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MySQL

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Scalability

Reliability…what is that? “continuing to work correctly, even when things go wrong.” The things that can go wrong are called faults, and systems that anticipate faults and can cope with them are called fault-tolerant or resilient. The former term is slightly misleading: it suggests that we could make a system tolerant of every possible kind of fault, which in reality is not feasible. If the entire planet Earth (and all servers on it) were swallowed by a black hole, tolerance of that fault would require web hosting in space—good luck getting that budget item approved. So it only makes sense to talk about tolerating certain types of faults. Note that a fault is not the same as a failure. A fault is usually defined as one component of the system deviating from its spec, whereas a failure is when the system as a whole stops providing the required service to the user. It is impossible to reduce the probability of a fault to zero; therefore it is usually best to design fault-tolerance mechanisms that prevent faults from causing failures.

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Writing secure python applications

Table of contents Injection Attacks SQL Injection XML Injection Command Injection Broken authentication & session management Session fixation Use of Insufficiently random values Cross site scripting Reflected XSS Persistent XSS Document Object Model (DOM) Based XSS Insecure direct object references Directory (Path) Traversal Security Misconfiguration Privileged Interface Exposure Leftover debug code Sensitive data exposure Authentication credentials in URL Session Exposure within URL User Enumeration Missing function level access control Horizontal Privilege Escalation Vertical privileage Escalation Cross site request forgery Cross site request forgery(POST) Cross site request forgery(GET) Click Jacking Unvalidated redirects & Forwards Insecure URL redirect

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System design

Table of contents Software Design Theoritical concepts - Introduction CRC Card Four concepts revolving around OOP Coupling & Cohesion Separation of concerns SOLID The Single Responsibility Principle The Open Closed Principle The Liskov Substitution Principle The Interface Segretation Principle The Dependency Inversion Principle Class Diagrams Tool to draw UML UML class diagram rules Sample UML Diagrams examples Object oriented cheat-sheet References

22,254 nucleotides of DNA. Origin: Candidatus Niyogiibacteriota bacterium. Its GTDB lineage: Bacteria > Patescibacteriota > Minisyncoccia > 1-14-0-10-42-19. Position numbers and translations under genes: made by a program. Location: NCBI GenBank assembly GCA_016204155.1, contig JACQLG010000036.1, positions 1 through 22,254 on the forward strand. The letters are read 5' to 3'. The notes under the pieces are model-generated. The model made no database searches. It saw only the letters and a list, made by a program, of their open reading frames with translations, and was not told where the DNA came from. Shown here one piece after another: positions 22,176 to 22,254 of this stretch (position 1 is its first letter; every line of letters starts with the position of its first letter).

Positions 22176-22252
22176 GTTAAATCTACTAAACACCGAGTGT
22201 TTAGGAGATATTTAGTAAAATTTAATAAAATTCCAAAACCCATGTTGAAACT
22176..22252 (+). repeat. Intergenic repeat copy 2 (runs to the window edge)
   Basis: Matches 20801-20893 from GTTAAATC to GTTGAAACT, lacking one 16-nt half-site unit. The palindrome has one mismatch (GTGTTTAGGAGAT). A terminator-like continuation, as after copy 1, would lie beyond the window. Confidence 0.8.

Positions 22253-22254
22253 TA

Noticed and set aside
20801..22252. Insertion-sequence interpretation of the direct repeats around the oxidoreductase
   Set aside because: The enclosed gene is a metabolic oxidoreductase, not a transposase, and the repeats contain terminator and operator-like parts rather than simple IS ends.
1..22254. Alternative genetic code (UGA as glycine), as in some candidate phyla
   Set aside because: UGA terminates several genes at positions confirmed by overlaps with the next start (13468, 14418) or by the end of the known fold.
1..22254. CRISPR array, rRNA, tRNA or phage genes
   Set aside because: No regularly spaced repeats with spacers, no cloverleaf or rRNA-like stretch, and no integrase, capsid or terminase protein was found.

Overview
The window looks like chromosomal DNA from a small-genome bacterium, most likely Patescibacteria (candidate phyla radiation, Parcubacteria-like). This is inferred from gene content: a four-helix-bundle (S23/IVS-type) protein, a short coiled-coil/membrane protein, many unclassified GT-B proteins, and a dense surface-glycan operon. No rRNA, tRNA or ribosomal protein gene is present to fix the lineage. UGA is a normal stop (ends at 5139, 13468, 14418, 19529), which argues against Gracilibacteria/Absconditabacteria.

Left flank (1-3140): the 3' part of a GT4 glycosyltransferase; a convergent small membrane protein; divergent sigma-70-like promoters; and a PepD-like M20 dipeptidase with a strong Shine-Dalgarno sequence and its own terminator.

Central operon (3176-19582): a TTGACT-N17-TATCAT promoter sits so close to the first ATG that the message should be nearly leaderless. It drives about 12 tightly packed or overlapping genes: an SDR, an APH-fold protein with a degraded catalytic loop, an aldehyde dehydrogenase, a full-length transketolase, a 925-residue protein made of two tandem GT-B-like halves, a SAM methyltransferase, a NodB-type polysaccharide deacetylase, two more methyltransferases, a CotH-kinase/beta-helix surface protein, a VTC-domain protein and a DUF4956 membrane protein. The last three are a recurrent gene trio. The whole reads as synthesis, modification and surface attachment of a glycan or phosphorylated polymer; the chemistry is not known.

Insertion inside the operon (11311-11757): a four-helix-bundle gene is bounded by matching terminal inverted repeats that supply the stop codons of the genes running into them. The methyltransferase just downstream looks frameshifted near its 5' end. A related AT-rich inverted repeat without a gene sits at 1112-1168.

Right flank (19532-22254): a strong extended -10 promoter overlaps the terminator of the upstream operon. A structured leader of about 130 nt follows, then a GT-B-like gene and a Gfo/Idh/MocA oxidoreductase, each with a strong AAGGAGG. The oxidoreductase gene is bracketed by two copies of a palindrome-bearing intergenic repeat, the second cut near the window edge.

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Shipping machine learning modules in a single executable

You have done all your research, prototyped it, optimize it and now you are ready to ship it. This post not only focusses on shipping machine learning modules but python based codebases in general. How do you ship ? Expose an API Package your code in a single executable

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Using Anaconda in CI/CD pipeline

To successfully build the pipeline, it was required to automate all the yes invocation while executing Anaconda sh file. I did by invoking sh file with -b option bash Anaconda2-5.0.1-Linux-x86_64.sh -b

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Language Modelling in NLP

What is Language Modelling ? Language modeling in very simple terms is the task of assigning a probability to sentences in a language. Besides assigning a probability to each sequence of words, the language models also assigns a probability for the likelihood of a given word (or a sequence of words) to follow a sequence of words.

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All you need to know about Word2vec

Why is word embedding needed? Purpose is to create a representation for words that capture their meanings, semantic relationships and the different types of contexts they are used in. And all of these are implemented by using Word Embeddings or numerical representations of texts so that computers may handle them. What is word embedding ? In very simplistic terms, Word Embeddings are the texts converted into numbers and there may be different numerical representations of the same text. But before we dive into the details of Word Embeddings, the following question should be asked – Why do we need Word Embeddings?

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All you need to know about BOW

Feature Extraction from texts using Bag of words The bag of words model ignores grammar and order of words. ‘All my cats in a row’, ‘When my cat sits down, she looks like a Furby toy!’, Breaking down the given sentences into words and assigning them each a unique ID

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